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My Baby’s No Einstein (Or, why I won’t be asking the Baby Einstein Co. for my money back)

My Baby’s No Einstein (Or, why I won’t be asking the Baby Einstein Co. for my money back)

So a totally hilarious thing came out recently in the news. Turns out that parents who bought the Baby Einstein videos (originally conceived by chic blonde Colorado mom and entrepreneur Julie Aigner Clark, who was Einstein-smart enough herself to sell out to Disney) can now ask for their money back. Because, you know, turns out the videos and DVDs and music CDs (wait for it…) don’t actually make your kids smarter.

Oh, dear God.

Read this piece, by Washington Times writer Marybeth Hicks. Hicks describes how the Campaign for a Commercial-Free Childhood (CCFC) has pushed and pressed for several years now for Disney and Baby Einstein to just up and admit that the videos are pure entertainment, not the first stop on the road to Harvard. (Even better, Hicks quotes one of my favorite writers and bloggers, Jen Singer, owner of Mommasaid.net and author of the new Stop Second Guessing Yourself series of books, who is the go-to gal if you need a reality check on parenting).

So yeah, big surprise.

I first heard about this on the radio yesterday, in a brief segment on WNYC’s Brian Lehrer show. He took a couple calls, and seemed surprised that parents aren’t beating Disney’s doors down asking for their cash back. Again, no surprise here.

Because, uh, did anyone buy this stuff, seriously, in hopes that plopping your 6-month old in front of them would boost his IQ? I imagine some did, but not seriously. Just sort of in that, “well, this could give him a teeny edge, and couldn’t hurt, right?” kind of way.

Baby Einstein, and our old friend Julie Clark (who always included an annoying promo for herself and her products on the tapes, which my husband and I parody to this day… hi, I’m Julie Clark, founder of the Baby Einstein company, and I’m getting fabulously rich on the backs of your parental insecurities and competitive natures! Isn’t that great?!), dovetailed nicely with a general climate, in the parenting world, of edge-getting. Anything we could possibly do — or anything someone like Julie Clark soothingly coerced us into thinking we could do — we simply had to do.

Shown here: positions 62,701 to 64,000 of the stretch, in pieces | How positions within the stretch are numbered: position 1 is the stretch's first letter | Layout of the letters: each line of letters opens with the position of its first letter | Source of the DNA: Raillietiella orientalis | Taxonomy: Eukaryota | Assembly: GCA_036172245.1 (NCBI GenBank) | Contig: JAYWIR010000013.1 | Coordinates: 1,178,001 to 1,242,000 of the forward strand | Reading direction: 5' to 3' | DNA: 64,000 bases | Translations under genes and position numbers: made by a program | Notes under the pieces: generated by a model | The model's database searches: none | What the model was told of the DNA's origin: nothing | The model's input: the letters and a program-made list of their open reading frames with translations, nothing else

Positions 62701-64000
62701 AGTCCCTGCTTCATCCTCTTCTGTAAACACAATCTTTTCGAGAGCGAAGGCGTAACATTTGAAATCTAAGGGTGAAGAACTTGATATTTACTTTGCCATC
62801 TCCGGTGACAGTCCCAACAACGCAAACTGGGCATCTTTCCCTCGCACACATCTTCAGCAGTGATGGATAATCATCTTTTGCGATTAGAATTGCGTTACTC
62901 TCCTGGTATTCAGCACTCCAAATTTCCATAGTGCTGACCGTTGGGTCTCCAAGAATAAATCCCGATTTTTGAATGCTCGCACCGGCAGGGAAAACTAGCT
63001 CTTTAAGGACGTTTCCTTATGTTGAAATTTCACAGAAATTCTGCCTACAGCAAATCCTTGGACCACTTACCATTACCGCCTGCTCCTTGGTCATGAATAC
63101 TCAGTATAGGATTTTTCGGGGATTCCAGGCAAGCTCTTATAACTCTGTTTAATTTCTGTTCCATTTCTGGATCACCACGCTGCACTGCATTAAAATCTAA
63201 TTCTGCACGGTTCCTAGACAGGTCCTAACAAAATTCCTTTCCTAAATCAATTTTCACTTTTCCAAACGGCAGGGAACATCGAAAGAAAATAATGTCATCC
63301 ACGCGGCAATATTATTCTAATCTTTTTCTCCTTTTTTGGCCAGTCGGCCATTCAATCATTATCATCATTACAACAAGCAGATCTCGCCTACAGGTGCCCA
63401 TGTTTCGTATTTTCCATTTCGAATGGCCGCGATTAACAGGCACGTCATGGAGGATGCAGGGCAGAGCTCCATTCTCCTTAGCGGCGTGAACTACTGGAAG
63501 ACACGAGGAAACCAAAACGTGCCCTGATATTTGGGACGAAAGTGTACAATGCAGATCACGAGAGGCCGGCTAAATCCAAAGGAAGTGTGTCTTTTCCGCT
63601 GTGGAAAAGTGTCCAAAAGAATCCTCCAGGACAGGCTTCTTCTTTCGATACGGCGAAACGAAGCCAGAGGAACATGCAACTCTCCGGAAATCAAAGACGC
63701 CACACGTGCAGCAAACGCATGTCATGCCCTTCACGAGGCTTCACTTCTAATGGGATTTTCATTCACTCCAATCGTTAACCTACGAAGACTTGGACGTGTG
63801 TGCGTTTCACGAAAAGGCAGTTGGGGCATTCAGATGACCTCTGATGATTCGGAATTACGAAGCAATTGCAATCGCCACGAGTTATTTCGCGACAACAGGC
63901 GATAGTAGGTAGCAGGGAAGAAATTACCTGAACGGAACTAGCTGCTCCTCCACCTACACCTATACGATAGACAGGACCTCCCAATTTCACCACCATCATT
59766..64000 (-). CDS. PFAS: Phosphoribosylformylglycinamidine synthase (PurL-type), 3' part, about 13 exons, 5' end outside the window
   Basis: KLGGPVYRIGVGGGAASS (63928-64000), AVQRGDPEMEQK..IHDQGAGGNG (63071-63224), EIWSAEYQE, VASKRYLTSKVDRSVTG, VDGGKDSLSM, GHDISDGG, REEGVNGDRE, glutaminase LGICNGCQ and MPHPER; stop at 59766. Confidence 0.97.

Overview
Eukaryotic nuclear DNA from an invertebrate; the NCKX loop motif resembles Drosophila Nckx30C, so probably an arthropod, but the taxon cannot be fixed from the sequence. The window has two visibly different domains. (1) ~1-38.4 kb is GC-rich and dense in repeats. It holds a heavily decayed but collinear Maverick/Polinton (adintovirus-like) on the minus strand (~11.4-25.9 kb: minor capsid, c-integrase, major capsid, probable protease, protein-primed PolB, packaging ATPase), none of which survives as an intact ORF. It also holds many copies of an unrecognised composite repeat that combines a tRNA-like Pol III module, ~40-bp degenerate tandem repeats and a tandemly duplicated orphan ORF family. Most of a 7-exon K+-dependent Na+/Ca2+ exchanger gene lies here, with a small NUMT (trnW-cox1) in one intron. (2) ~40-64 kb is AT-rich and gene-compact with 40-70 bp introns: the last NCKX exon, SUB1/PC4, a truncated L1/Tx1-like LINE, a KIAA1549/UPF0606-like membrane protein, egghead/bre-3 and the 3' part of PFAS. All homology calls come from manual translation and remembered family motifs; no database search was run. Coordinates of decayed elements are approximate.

It all seems so benign. And the videos themselves are, for sure. But the impulse behind them is anything but.

Listen, we had the whole collection of BI videos. Some bought, some gifts. The big boy loved it when we first showed him Baby Beethoven at about 8 months (that is, aside from a brief scene when  a lion puppet plays a saxophone. He’d cry hysterically if we didn’t grab the remote and fast-forward. No idea why). But before long, those videos became a routine part of many days. First, all of the videos are about 30 minutes long. That’s a shower, with extra time to moisturize, deodorize, and get dressed in peace. Second, my son was mesmerized by most of them, and soon they became a clear signal that it was calming-down time. Video, then nap. Easy-peasy.

But I never expected him to hum Beethoven, then toddle to his play piano and start composing his own music. And while we both loved Baby Van Gogh, I don’t expect him to wander into a museum when he’s older and feel a pull toward the artist’s work thanks to his early exposure. They were just nice. Mild. Not jarring. No purple dinosaurs, no commercials.

I don’t want my money back, thanks.

But I am getting a good laugh, and that’s priceless.

11 responses to “My Baby’s No Einstein (Or, why I won’t be asking the Baby Einstein Co. for my money back)”

  1. Louise Sloan

    I’m totally with you. Though personally, I didn’t even like them. I thought they were lame and weird. Mostly they gathered dust. But the idea of returning it for my money back because my 3-year-old son’s not ready for college? Come on.